The Garden of Departed Cats
by Bilge Karasu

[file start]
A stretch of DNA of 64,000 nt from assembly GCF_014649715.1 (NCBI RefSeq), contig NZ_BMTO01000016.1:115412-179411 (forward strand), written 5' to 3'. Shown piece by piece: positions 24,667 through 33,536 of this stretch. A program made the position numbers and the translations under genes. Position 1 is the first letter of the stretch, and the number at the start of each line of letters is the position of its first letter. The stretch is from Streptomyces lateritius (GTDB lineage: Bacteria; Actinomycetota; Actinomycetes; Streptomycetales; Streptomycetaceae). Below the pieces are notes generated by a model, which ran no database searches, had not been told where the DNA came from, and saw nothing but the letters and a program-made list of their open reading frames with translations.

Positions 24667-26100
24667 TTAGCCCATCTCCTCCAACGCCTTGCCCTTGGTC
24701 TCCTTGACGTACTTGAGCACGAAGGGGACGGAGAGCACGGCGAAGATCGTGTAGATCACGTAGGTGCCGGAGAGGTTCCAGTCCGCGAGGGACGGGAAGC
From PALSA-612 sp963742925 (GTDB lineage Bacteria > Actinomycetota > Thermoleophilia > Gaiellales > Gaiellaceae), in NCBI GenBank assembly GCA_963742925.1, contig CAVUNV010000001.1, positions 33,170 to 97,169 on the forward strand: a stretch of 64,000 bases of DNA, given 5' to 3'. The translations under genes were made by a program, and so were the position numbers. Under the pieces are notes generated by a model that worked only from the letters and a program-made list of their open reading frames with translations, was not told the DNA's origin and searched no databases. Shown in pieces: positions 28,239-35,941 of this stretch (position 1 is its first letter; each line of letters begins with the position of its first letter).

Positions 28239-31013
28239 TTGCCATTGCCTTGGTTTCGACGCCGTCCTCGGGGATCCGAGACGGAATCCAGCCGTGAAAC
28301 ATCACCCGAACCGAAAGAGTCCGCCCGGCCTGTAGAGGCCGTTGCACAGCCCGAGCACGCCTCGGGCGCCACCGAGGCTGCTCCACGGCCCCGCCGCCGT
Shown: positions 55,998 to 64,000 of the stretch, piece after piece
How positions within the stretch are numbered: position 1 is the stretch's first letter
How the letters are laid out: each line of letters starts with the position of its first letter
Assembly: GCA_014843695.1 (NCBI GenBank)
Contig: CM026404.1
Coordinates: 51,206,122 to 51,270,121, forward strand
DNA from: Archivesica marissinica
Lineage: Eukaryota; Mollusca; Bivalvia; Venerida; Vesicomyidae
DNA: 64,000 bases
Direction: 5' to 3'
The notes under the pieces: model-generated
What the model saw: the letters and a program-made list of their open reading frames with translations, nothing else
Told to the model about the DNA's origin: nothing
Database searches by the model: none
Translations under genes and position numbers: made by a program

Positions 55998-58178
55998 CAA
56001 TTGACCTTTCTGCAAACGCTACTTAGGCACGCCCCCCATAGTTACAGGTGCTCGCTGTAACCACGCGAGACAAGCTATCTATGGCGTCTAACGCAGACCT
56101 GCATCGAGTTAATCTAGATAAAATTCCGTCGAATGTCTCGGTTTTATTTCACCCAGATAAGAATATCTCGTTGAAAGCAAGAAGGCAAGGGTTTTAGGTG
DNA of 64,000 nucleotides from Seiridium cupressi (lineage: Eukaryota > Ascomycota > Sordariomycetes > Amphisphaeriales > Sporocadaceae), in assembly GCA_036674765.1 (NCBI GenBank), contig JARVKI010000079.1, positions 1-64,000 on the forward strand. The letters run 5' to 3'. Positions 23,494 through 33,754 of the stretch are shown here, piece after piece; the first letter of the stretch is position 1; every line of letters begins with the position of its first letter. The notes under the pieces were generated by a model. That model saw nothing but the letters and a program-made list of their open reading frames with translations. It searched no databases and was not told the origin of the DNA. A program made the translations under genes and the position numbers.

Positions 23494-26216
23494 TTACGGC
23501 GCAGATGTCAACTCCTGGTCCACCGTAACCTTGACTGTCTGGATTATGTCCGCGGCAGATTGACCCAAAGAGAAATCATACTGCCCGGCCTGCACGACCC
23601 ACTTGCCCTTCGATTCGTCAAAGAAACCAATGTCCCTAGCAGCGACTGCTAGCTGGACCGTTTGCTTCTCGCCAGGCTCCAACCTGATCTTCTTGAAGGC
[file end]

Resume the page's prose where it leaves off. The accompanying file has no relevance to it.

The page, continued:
In an ancient Mediterranean city, a traditional archaic game of human chess is staged once every ten years. The players (tourists versus locals) bear weapons and the chess game may prove as potentially lethal as the magnetic attraction our narrator feels for the local man who is the Captain of the home team. Each brief interaction between the men comprises a chapter of The Garden of Departed Cats; interleafed between those chapters are a dozen fables. One tale features a terrible stoat-like creature that feeds for years on any person it sinks its claws into, like guilt. Another concerns a kind of tulip, a “red salamander,” which dooms anyone who eats it to never tell a lie again. An otherworldly fish “catches” a fisherman. An apprentice acrobat fears his master. These twelve strange fables––parables moving from guilt and denial to truth, and on to desire––work independently of the main narrative but, in unpredictable ways (reminiscent of Primo Levi’s The Periodic Table), echo and double the chief theme of The Garden of Departed Cats which is the nature of love.